Photography – Will Jacks, Po’ Monkey’s: Portrait of a Juke Joint
Will Jacks, a Cleveland native, is winner in Photography for Po’ Monkey’s: Portrait of a Juke Joint, published by University Press of Mississippi. Jacks spent ten years patronizing and photographing scenes from the last rural juke joint in the state, owned and run for over fifty years by Willie Seaberry who died in 2016. Begun as a place for farm workers to gather, it soon drew travelers and blues purists from all over the world. His book contains over seventy black-and-white photographs and an essay by award-winning writer Boyce Upholt. Jacks said, “I went in search of a story, but what I found was so much more. I found a home. I found friendships, and I found the most unexpected mentor. Willie Seaberry, known to most as Po’ Monkey, was one of my greatest teachers.” Jacks received a BA degree from Millsaps College. After receiving a graduate degree in journalism from the University of Mississippi, he opened a photography studio in Cleveland and taught at Delta State University and the University of Mississippi. In 2013 Time magazine recognized his Eudora Welty exhibit in his regional photo gallery as one of the top thirty ways in the world to experience photography offline. In 2020 he received an MFA degree from the Maine College of Art. Jacks isproject manager for the Mississippi Delta National Heritage Area at the Delta Center for Culture and Learning, Delta State University. Recipient’s remarks: Thank you to the Mississippi Institute of Arts and Letters for this recognition. I am honored and humbled. Thank you to the many patrons that visited Po’ Monkey’s over the years and invited me to witness and share a piece of their lives. Thank you to my family for your love and support, particularly to my mother and father who provided me so many opportunities that are not often afforded others. I am lucky to be in the family I am in, and I am grateful for each of you. Thank you to the Hiters and the Seaberries. Thank you to Eula Mae Drake. And thank you to Willie Seaberry. You were always generous. You were an amazing teacher. I hope this work honors you appropriately. I also want to clear up a discrepancy in my bio: I do not hold a master’s degree in journalism from the University of Mississippi. I did study there and completed all course work but my thesis remains. This book is intended to be that thesis, but I have not been awarded the degree at this point. I am proud of this work. I am glad I began it over ten years ago, and I am glad this documentation exists. It is needed. But I would be remiss if I didn’t acknowledge one of the truisms of this book and of this MIAL award: we are honoring yet another white man who is being celebrated for his work documenting a predominantly black experience. That is extremely problematic, and we are seeing the tension of this problem play out more and more each day in the form of protests, movements such as Black Lives Matter, and the demand for change in our police system. Being a photographer is a privilege. Being an artist is a luxury. There is little money to be made in this profession and as such there are extremely limited paths for upward mobility and for generational wealth building. Yet, our culture would shrivel into mindless apathies without the social reflection that is provided by our artists. These thinkers and makers and doers are the consciousness of society reminding the world that growth and change are not only necessary, they are inevitable. We need an abundance of these reminders, and we need an abundance of visions describing new ways of living together. We must learn how to build a different society than the one we were taught to inhabit. This is true of all generations. Stagnant water grows mold. Only movement, circulation, cleansing and change keep an environment healthy. It is not acceptable for artistic voices to be from a singular positionality. It is not enough for us to deliberately seek the voices of nonwhite men, and it is not enough to live a life in which we treat everyone around us kindly. We must act more boldly. We must rethink. We must rebuild. We cannot simply patch and re-patch this wound born of a nation based on lofty ideals but built by enslaved labor. Like rotten joists in a grand home, we must rip everything away until we reach the foundation and this time rebuild with more knowledge, richer understanding, and the acknowledgment that we got some things wrong the first time. We must enable and empower people of color, our LGBTQ friends, and other socially marginalized individuals—those seeking a better life in this country. We must share. We must sacrifice. We must listen. We must accept that we are not always right and others are not always wrong, and we must be deliberate in our efforts to learn from those that are different from us. We must emphasize the importance of critical thought in our education and reward it in real financial ways. Critical thought done well means deep consideration and study, not flippant opposition. The greatest gift any of us can give one another is deep consideration, even when it is uncomfortable to hear; especially when it is uncomfortable to hear. Documentary work is best not when it simply preserves what something looks like, but when it fosters deep consideration of uncomfortable truths. So, I am honored, and I am thankful that my work was selected for this recognition. I must be clear, though: this work is not just about preserving the appearance of Willie Seaberry and his Thursday night juke. It is about a man who persevered inside a system that was overwhelmingly stacked against him. We should celebrate Willie Seaberry, but we should not celebrate the world generating the forces that created his juke joint. We do a disservice if the only thing we learn from Po’ Monkey’s Lounge is that folks from all over the world gathered weekly to dance, smile, and retreat from reality for a few hours. For make no mistake, on Friday mornings, after the dancing and drinking and laughter of Willie’s Thursday night party had subsided, reality remained, and the America we are witnessing today continued to fester. Words and pictures are not enough. We must examine the core of our foundation, and root out all that is antithetical to our nation’s claim of “liberty and justice for all.” We must act, even if that action is stepping aside so that others can lead. Releasing control is never easy. It is frightening, but is necessary if we are to fulfill the words so often espoused about our nation. Again, thank you all. And to Willie. May we act wisely upon the lessons he gifted us.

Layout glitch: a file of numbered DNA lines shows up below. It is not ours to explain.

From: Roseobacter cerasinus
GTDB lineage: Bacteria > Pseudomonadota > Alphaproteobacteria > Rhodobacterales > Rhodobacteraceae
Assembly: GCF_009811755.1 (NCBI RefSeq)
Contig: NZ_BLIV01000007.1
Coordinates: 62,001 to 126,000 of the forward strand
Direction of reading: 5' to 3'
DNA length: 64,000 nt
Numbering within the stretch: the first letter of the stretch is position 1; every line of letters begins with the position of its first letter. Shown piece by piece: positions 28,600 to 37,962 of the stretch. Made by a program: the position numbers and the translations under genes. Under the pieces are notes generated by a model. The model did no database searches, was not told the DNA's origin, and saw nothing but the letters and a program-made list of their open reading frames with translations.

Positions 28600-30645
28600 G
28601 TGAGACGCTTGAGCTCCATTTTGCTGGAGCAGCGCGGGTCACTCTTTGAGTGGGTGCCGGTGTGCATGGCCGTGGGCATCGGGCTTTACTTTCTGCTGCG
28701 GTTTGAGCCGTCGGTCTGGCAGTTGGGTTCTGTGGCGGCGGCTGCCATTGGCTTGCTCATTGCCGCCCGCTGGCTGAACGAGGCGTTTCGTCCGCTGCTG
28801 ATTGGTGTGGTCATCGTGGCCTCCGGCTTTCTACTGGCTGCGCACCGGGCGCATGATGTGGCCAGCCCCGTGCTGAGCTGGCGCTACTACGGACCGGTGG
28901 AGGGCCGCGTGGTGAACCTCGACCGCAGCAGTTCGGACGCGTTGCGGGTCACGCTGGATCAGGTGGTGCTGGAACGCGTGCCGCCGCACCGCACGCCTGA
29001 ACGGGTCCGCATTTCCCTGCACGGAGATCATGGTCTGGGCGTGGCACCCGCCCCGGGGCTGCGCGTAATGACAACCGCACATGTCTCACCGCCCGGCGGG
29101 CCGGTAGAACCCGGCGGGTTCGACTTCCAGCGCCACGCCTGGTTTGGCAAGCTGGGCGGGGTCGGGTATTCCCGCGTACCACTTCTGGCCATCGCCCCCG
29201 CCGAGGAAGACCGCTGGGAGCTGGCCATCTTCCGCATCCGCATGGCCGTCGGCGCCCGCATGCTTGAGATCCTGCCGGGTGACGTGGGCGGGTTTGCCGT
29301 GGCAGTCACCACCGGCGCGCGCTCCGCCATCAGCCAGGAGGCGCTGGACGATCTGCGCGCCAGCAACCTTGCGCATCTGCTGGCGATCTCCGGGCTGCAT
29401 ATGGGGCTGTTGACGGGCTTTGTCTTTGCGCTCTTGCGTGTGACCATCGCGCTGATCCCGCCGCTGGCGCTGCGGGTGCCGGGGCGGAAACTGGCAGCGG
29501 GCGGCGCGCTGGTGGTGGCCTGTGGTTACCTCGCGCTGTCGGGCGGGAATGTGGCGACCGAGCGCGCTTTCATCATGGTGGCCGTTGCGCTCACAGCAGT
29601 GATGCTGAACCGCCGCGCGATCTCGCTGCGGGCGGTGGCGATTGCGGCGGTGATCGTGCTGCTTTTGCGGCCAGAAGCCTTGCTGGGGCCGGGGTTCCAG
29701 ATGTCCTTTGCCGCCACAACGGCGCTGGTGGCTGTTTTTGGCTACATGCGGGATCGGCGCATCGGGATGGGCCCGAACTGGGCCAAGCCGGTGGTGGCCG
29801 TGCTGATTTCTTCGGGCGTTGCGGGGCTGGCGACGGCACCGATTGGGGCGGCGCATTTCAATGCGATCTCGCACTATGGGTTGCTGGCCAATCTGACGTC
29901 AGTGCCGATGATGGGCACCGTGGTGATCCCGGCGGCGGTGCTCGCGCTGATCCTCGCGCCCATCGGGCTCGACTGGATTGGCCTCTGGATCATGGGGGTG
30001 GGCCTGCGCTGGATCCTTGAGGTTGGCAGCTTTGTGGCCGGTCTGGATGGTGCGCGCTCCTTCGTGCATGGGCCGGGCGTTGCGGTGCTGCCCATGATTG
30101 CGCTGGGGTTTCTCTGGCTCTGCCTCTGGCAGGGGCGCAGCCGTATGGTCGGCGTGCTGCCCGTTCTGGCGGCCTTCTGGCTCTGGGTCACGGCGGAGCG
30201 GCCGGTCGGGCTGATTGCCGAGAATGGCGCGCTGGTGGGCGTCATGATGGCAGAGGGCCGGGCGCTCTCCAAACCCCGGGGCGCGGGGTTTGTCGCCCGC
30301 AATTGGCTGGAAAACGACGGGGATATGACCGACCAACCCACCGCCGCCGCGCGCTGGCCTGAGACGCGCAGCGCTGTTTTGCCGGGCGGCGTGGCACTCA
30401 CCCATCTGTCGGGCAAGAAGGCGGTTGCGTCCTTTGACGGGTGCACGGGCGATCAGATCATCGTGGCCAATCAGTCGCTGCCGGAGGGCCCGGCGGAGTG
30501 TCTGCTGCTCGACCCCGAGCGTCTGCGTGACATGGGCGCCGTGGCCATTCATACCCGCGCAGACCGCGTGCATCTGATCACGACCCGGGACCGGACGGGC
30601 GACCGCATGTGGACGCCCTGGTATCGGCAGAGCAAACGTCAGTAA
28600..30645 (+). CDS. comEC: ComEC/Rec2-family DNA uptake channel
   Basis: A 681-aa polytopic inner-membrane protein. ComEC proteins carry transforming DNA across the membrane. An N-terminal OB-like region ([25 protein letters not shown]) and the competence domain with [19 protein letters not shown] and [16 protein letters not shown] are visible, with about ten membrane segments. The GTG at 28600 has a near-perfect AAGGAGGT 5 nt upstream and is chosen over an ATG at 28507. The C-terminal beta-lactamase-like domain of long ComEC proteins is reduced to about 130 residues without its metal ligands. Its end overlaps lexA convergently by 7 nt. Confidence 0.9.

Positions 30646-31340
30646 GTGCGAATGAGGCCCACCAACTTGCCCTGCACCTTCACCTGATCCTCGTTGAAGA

Of the selection of Jacks’s work for the Photography award, Judge Jim Ramer said, “I must admit, when I received this book, I was skeptical at first as to what I would find on its pages, given the complexity of the Delta’s history and politics. As I looked closely at the images, I found Jacks’s love and care for the subject in its fullness. What emerged from the images were the sounds of revelry, the faces of a community rich with life, and in the details of the walls and surfaces a conduit to history; a reminder of times good and bad. At the core of the work are the portraits of the proprietor and life of the party, Mr. Willie Seaberry. In the images we see a complex character playing multiple roles as host, counselor, patriarch, keeper of the culture, businessman, entertainer, witness to history and bridge builder. Altogether they portray a complex portrait of a man who fully embraced his times. Jacks’s long-term project is substantial and achieves meaningfulness. It masterfully preserves a time and speaks to us about a past as we move toward the future. Congratulations to Mr. Will Jacks on an outstanding book.” Jim Ramer is an artist, curator, and educator. His work spans photography, video, sculpture, and installation. He currently serves as an associate professor and director of the MFA in Photography program at Parsons School of Design in New York City.